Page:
Sat: am[clear, sunny] set about floating the first test litter lines in the harbour pm row across to Ardmair moorings to test computer battery connections.  Row back with another 12V battery [sunny, westerly wind, tide coming in] Tough going. Elated at making it!
Sun: laptop still not charging very frustrated[strong easterly winds all day] rowing not possible. Make notes about observations of litter line tests
Mon: Help arrives! Cables, battery and connectors tested non-functioning connector, duly cut off and strong new connectors fitted. Thanks to my wonderful support team ‘John’.  pm continued surveying the beach transect points. More details of key points to follow now I am back on line!
Many thanks to :
Isle Martin Trust for the access to the buildings and isle
John McIntyre for the loan of his Dinghy, a 12V battery, many cables and patience and persistence in making sure I have the power to keep the blog going
Ullapool Harbour Trust for ferrying the pupils to and from the Isle

 

 

Expedition preparations

Ullapool Museum has been a great place to research information about  Isle Martin in  between installing my ‘Future Fossil Collection’   (which is now up and running and I am hoping to be able to post a review soon) Isle Martin’s bird reserve records and documents on the Summer Isles have given me a quick over view of the history and wildlife which I am familiarising myself with when I have a quiet minute in the van. Local knowledge as always is proving invaluable.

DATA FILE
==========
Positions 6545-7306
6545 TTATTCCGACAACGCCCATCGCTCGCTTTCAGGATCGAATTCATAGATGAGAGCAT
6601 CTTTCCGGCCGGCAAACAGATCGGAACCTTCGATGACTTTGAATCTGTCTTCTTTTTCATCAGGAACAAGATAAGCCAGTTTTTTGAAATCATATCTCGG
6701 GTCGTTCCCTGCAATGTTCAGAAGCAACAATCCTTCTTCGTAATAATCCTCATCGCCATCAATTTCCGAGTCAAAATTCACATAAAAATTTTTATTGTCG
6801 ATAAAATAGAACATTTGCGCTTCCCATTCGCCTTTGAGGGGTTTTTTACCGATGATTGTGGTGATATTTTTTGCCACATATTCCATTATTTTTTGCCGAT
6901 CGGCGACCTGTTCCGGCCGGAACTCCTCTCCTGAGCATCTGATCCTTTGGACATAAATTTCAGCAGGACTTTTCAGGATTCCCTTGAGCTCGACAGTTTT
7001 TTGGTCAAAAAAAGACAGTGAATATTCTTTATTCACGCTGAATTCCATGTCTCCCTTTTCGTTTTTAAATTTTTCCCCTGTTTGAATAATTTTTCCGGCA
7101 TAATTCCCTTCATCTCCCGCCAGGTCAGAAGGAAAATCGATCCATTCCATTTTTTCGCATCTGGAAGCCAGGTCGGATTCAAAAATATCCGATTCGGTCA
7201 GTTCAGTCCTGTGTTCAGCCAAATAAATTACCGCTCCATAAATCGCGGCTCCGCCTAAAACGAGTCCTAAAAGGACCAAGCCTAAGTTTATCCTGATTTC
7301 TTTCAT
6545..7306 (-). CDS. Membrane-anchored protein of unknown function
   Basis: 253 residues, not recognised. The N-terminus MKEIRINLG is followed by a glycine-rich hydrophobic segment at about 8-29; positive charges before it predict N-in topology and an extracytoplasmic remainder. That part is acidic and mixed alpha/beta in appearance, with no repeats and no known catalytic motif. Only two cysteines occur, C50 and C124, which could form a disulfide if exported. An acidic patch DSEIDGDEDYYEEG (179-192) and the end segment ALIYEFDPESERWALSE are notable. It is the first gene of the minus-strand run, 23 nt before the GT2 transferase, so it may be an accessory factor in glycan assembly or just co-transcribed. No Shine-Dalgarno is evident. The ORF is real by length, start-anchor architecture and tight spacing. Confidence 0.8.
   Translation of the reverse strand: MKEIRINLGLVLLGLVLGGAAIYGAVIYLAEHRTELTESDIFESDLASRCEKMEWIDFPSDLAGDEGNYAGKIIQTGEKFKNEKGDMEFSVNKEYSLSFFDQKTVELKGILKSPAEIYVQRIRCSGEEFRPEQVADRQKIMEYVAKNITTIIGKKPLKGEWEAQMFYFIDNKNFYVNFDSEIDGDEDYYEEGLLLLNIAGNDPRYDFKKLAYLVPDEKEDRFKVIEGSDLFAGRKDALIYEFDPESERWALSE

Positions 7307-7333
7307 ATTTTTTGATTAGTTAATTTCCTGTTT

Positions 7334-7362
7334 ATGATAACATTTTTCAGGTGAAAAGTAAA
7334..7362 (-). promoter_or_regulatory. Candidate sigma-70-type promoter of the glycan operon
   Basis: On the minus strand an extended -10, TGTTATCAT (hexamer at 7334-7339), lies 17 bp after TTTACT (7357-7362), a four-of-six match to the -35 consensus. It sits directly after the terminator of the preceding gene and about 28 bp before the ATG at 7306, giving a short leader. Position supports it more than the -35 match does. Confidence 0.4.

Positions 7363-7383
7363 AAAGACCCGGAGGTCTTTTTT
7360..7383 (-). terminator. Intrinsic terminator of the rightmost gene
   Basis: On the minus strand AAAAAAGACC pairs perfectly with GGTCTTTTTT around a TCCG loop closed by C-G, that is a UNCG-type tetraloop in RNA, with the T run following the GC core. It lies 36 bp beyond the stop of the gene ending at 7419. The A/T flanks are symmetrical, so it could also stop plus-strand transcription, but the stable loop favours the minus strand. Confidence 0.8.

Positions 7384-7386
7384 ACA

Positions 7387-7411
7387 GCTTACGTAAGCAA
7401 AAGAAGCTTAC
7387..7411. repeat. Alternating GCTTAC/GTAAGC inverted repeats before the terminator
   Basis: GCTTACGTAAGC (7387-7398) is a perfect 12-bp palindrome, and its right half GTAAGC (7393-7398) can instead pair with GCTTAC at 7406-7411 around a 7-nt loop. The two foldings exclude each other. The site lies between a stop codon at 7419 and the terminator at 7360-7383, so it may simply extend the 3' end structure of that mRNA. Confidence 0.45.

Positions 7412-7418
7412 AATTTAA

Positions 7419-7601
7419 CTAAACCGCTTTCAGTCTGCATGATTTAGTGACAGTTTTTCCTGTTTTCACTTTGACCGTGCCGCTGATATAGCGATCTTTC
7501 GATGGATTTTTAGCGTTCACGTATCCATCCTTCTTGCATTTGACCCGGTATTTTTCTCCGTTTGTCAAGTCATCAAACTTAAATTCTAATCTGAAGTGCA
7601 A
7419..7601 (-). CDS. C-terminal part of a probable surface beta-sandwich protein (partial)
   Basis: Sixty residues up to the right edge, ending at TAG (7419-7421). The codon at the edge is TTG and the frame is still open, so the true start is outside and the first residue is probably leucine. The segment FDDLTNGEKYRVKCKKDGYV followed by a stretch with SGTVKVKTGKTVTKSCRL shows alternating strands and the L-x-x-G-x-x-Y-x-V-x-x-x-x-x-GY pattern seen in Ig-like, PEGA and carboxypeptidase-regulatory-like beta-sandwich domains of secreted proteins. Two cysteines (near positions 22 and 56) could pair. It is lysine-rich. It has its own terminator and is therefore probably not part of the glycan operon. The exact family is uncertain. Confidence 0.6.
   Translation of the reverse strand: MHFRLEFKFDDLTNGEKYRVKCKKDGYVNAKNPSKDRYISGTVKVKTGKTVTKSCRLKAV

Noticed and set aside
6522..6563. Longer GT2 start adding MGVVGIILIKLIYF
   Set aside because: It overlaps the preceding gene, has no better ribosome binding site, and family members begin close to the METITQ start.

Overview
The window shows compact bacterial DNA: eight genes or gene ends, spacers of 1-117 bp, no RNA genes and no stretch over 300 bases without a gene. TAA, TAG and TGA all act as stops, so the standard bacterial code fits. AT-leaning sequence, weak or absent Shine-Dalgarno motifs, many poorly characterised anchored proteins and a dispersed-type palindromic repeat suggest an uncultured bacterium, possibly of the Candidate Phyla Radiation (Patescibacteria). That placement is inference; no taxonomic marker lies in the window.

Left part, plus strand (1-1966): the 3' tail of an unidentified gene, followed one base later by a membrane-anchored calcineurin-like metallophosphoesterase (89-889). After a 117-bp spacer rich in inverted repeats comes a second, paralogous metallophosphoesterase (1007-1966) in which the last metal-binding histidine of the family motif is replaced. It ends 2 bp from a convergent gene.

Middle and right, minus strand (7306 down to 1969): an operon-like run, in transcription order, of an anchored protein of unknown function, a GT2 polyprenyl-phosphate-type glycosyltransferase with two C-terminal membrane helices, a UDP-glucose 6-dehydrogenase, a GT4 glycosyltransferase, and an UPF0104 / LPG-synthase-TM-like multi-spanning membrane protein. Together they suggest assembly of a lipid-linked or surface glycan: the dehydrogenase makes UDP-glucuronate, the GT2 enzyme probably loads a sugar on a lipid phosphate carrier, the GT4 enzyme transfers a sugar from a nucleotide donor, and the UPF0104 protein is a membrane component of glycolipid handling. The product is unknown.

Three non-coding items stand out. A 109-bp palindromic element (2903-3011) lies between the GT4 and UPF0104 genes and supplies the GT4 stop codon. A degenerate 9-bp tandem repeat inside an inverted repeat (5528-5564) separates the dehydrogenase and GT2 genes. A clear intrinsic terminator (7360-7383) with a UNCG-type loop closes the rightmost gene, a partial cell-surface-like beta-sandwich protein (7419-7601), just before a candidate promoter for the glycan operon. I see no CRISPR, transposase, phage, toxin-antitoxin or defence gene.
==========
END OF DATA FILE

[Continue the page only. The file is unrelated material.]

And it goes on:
looking out to Isle MArtin  Isle MArtin from Rhu

The lists and notes are multiplying  and  piles of materials & tools are being put together in the van (as far as possible)  in preparation for my residency on  on Isle Martin where I will carry out  my next beach investigation and to make my floating litter lines/rafts which will be towed  back to the mainland. Some at least I hope for recycling – we shall see. With the help of John MacIntyre local ecologist, engineer and boatman extraordinaire, I was able to make my first landing on the island last Friday to assess the beach I will be mapping the litter on and eventually cleaning .